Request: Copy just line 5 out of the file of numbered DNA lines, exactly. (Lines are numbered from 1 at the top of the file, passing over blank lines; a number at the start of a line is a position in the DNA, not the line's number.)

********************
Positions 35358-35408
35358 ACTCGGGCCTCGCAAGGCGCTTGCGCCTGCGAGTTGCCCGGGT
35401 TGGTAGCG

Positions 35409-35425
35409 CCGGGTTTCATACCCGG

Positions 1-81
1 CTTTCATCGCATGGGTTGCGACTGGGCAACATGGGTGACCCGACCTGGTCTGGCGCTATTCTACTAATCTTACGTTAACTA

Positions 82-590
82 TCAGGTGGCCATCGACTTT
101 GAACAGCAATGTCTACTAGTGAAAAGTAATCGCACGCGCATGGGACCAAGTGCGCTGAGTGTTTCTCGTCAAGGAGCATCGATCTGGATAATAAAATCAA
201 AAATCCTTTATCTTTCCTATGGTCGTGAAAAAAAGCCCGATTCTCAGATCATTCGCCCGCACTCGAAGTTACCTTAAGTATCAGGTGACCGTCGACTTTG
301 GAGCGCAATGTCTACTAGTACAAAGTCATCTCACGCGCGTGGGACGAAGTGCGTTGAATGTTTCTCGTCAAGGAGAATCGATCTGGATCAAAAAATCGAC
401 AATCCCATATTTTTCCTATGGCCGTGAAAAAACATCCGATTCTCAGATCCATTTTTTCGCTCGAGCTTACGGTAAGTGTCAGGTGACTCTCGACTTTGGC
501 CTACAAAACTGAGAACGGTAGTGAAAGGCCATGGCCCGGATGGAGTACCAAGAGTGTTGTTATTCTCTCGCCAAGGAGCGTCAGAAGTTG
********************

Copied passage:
35409 CCGGGTTTCATACCCGG